Monday, May 17, 2010

Living with our Demons

Yesterday, at my ELCA church, my pastor preached on Acts 16:16-34, the passage where Paul is irritated by the fortune telling, demon-possessed slave girl who follows them around, hollering for people to pay attention to them, and then after he heals her, he's thrown in jail, there's an earthquake, and he saves the jailer's whole family. It's an interesting juxtaposition of stories; why does the jailer merit Paul's attention, but the slave girl doesn't? Our pastor used it as a call to us to remember that we have all sorts of opportunities to share the Good News, and that the best way to do that is by slowing down and taking time to be with people.

I continue to ponder the poor slave girl, who now won't be very valuable since she can't tell fortunes anymore. I wonder if Paul's irritation stemmed from her class and gender. But I keep coming back to the demon possession, and my own experiences with people who aren't quite balanced.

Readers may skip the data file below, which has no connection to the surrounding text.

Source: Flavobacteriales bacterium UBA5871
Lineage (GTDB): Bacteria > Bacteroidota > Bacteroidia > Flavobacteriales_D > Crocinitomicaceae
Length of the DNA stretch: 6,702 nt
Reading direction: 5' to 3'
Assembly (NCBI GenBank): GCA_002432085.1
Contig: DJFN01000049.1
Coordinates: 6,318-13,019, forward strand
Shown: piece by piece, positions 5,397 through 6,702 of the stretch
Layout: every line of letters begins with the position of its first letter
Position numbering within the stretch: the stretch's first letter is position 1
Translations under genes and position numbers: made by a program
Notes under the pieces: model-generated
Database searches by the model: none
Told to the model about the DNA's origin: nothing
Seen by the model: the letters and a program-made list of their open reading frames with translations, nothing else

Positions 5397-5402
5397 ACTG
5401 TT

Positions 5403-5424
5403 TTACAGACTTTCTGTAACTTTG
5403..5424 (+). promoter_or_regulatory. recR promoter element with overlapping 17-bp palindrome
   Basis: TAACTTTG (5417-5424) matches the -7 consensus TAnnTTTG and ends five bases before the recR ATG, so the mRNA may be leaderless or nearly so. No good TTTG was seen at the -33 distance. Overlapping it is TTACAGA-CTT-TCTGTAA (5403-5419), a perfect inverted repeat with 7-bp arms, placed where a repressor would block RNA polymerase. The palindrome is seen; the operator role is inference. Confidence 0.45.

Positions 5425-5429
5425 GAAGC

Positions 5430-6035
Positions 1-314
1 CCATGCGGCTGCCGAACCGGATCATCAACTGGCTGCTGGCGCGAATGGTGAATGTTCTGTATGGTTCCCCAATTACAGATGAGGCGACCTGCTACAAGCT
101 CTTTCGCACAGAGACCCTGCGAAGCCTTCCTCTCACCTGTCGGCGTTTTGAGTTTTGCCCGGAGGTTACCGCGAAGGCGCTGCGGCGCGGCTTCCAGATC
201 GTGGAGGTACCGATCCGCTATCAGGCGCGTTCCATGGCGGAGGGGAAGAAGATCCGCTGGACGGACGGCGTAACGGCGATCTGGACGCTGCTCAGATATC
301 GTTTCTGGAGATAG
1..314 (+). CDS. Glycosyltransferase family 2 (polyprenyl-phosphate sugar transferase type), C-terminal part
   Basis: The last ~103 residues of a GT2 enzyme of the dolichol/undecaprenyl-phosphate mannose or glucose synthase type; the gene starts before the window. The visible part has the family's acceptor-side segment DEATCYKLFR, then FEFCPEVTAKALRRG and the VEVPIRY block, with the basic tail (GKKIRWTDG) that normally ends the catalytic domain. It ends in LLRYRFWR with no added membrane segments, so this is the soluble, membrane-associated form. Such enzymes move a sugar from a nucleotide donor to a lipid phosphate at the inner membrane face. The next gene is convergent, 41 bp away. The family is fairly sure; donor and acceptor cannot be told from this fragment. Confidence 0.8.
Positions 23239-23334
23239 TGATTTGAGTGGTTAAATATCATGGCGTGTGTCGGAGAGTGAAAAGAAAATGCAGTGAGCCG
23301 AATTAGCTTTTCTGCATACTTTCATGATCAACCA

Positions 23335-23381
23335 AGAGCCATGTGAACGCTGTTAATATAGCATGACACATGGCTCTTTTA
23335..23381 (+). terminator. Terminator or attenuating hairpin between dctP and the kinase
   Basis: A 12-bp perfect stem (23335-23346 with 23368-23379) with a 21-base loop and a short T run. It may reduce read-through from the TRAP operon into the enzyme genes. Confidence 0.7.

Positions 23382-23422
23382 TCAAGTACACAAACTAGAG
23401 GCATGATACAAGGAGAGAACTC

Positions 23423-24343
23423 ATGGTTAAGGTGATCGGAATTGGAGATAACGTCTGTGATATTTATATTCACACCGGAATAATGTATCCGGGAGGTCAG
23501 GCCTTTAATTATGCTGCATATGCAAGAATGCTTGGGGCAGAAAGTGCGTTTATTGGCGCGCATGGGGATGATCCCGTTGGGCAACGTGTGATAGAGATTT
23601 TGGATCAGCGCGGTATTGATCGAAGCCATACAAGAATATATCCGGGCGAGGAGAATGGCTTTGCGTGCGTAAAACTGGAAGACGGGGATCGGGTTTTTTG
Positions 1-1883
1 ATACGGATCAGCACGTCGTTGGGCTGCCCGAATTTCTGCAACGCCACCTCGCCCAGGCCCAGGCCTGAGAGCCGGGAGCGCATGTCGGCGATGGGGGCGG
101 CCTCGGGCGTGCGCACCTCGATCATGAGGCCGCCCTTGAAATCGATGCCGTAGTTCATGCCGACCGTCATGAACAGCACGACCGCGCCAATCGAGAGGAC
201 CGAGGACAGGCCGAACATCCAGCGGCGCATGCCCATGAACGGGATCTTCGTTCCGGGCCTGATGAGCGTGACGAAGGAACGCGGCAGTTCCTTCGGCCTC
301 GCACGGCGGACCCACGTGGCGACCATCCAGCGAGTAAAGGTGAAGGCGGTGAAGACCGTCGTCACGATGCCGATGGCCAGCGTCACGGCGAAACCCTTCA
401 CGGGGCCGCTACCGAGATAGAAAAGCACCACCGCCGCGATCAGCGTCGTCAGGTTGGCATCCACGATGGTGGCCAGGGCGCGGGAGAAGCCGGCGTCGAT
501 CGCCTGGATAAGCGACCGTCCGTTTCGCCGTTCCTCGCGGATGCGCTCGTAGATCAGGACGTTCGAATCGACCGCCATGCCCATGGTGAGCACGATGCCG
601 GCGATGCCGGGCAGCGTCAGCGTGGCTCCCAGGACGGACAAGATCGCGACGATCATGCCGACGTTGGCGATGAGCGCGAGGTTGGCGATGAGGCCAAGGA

It's hard to establish a relationship with the demon possessed.

Unfortunately, it's easy to live in intimacy with our own demons. We may not even see them as demons. We might miss them if they leave.

I think of Mary Magdalene, said to be possessed of seven demons (or was this a later character assassination?). I wonder if she missed those demons. Were they good company?

When I was young, we were taught that the demon possessed in the Bible probably suffered from mental illnesses, and since people back then didn't have our education, they explained the mental illness with the idea of demon possession. I've since met plenty of educated people who believe in literal demon possession. I tend to go with the mental illness explanation.

I know people who are generally med compliant, but who miss aspects of their mental illness: the manic highs, the ability to blaze with energy, the kooky ways of seeing the world. I think of that slave girl who doesn't warrant Paul's time. I think of all the ways I'm rushing through my life, too busy for those who irritate me, too busy for true intimacy that comes when we live in community. My own demon: that irritating feeling of always having too much to do in too little time, that feeling of being stretched too thin, and thus, I'm not of much use to anyone.

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